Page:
Let's Stop Shaming The Mom Whose Kid Fell Into The Gorilla Enclosure – Kveller
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Let’s Stop Shaming The Mom Whose Kid Fell Into The Gorilla Enclosure

In the short video that I saw, you could hear the child’s mother trying to keep the boy calm, trying, I bet, to keep herself calm. “Mommy’s right here. Mommy loves you.”

Almost as soon as the words were out of her mouth, she was being blamed. We always blame the mother. In this case, the mother of the 4-year-old child who made it into the gorilla enclosure at the Cincinnati Zoo was blamed for letting her child get away. She was blamed for saying, “Mommy’s right here,” as if there are some better words she should have said when she was helplessly watching an animal that could kill her child without even trying. Commenters piled on her, calling her negligent and lazy and blaming her for the death of the gorilla. I saw people suggesting she should be shot, and that she should be responsible for the costs incurred by the zoo.

I don’t know any mother who hasn’t had a handful of moments of slow-motion terror when a child went running, fell over in the wrong place, or climbed up on something extremely dangerous. In these moments, turning around for literally a second can make a difference. You might be sitting on the edge of the playground watching, and that won’t stop your child from deciding to leap from the swings without noticing the huge sharp branch beneath him. You might be at the beach applying sunscreen to one child’s back when the other decides to head into the water without telling you.

Kids are kids. Being a parent means teaching them to stay safe, but it’s a process. It takes decades. Four-year-olds run off and do crazy things because that’s how 4-year-old brains develop. Most of the time this is just annoying, but sometimes you’re in the wrong place at the wrong time and it can be tragic. Like a kid drowned, tragic. Like a kid got hit by a car and died, tragic. Like a kid got hit by a stray bullet, tragic. This child could easily have died, and he didn’t. He came within a hair’s breadth, but survived. He is so, so lucky that that tragedy was averted, but now his family has to deal with the new tragedy—the avalanche of blame coming down on them.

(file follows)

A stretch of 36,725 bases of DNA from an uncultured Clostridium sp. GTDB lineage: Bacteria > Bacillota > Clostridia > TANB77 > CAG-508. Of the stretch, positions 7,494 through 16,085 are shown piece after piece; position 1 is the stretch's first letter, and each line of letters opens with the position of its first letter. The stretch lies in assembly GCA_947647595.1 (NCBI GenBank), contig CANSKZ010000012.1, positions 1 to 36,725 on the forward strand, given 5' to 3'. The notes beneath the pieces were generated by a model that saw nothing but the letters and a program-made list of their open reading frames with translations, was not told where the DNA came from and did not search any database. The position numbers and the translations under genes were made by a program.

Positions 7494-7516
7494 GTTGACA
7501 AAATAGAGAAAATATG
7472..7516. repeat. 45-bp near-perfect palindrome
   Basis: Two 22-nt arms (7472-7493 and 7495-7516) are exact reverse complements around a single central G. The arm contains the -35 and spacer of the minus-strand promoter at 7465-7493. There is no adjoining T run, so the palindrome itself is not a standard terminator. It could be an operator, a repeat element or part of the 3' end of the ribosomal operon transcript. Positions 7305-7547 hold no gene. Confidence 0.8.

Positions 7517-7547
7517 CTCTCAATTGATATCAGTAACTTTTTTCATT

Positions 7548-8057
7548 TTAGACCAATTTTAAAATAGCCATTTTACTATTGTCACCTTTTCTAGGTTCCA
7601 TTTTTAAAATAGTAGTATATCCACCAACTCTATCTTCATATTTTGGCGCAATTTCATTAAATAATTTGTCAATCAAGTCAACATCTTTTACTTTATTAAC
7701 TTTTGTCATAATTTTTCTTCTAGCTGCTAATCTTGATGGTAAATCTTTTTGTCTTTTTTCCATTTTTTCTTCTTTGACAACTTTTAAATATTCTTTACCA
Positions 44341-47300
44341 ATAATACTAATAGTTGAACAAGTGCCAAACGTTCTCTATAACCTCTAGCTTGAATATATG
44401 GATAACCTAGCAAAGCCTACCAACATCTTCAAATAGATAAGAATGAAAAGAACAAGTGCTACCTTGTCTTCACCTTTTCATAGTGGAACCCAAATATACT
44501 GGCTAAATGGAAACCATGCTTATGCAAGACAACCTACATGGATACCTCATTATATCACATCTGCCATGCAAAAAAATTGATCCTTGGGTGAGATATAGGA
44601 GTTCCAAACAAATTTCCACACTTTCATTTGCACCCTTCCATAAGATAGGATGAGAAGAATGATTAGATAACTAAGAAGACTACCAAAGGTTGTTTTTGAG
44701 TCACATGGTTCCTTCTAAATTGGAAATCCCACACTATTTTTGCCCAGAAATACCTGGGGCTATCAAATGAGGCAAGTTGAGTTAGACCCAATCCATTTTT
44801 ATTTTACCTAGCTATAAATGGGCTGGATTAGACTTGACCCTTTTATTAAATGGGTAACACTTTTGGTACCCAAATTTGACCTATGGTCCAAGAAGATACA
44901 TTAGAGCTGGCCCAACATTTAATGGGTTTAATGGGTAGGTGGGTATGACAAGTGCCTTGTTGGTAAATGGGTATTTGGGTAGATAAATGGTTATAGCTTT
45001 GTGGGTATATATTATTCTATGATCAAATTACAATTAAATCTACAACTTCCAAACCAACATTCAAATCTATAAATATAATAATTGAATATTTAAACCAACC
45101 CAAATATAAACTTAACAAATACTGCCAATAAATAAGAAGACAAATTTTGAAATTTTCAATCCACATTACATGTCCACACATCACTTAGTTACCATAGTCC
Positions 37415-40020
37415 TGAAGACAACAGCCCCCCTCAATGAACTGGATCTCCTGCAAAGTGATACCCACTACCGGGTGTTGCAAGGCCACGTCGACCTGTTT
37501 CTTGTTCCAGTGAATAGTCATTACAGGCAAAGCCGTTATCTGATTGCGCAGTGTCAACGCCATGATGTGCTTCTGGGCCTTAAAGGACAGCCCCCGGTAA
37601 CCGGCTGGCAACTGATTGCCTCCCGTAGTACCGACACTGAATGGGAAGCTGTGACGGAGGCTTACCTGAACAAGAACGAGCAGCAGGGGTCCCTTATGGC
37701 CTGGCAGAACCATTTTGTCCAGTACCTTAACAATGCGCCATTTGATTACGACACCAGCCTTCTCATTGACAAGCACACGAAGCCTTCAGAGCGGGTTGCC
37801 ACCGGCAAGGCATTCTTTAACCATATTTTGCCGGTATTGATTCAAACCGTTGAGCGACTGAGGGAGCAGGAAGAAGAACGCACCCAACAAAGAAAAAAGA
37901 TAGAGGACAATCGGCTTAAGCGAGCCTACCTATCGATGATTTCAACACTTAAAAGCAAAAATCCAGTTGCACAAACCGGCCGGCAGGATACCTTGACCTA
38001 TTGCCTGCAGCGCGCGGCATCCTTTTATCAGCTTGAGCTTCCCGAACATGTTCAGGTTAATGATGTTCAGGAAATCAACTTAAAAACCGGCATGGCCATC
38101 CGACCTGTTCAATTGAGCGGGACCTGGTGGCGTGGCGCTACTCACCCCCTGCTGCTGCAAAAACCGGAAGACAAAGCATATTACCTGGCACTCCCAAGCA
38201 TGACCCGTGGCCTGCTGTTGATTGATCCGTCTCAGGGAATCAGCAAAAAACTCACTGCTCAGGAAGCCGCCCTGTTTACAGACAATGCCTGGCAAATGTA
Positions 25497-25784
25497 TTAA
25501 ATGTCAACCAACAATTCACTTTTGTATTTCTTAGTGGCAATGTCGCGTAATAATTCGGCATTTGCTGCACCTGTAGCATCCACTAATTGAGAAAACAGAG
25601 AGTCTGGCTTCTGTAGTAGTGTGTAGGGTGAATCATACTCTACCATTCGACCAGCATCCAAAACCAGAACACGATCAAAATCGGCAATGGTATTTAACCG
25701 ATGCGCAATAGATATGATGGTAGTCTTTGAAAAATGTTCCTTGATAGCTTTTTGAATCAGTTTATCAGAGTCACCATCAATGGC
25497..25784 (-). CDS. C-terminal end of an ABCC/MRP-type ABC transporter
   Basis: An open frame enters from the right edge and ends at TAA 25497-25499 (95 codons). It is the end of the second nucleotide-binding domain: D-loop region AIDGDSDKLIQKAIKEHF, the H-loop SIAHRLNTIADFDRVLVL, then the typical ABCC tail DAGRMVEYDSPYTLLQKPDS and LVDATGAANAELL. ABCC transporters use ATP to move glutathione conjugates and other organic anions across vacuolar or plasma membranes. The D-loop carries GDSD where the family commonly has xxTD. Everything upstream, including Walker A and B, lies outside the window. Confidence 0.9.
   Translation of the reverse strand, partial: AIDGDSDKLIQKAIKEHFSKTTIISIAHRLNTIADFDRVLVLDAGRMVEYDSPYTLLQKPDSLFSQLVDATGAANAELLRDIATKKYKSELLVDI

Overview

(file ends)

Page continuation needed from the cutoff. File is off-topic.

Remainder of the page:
I’m not surprised about the public shaming of this mother, but I’m terrified of it because I think, that could be me. There will probably be moments in the future when I will not be paying attention at the right second, and hopefully everything will be fine, but maybe it won’t. And if something terrible happens to one of my kids it will be the worst day of my life, no question. And if millions of strangers decided to take to social media to excoriate me for the failing I’m already too aware of—well, that will be the worst year of my life, I would guess.

It’s natural to want to blame someone. And it’s natural for 4-year-olds to get into things they shouldn’t. And it’s natural for a gorilla to drag something around roughly (even its own children). But nature isn’t necessarily good. Nature is nature, and sometimes we want to go and wonder at its beauty and power, and sometimes we want it to stop dead before it kills us or someone we love. Sometimes nature pushes us to be the worst version of ourselves, the kind of people with no compassion or care. There’s nothing wonderful about that kind of nature.

It all comes back to zoos for me. They might be a great weekend activity, but they aren’t big playgrounds. They’re prisons. And it’s true we learn from the animals when we see them, and many zoos do important conservation work, but ultimately the animals at zoos are not pets. They aren’t there because they love people. They will act the way they are designed to act, and once in a while, the results will be horrifying.

But we aren’t wild animals. When something like this happens, we don’t have to blame anyone. We can have human compassion for a terrified and traumatized family. We can turn our attention to the people we love, recognizing that every second with them is a tragedy averted. And at the same time we can mourn a dead gorilla, who was only doing what was natural.

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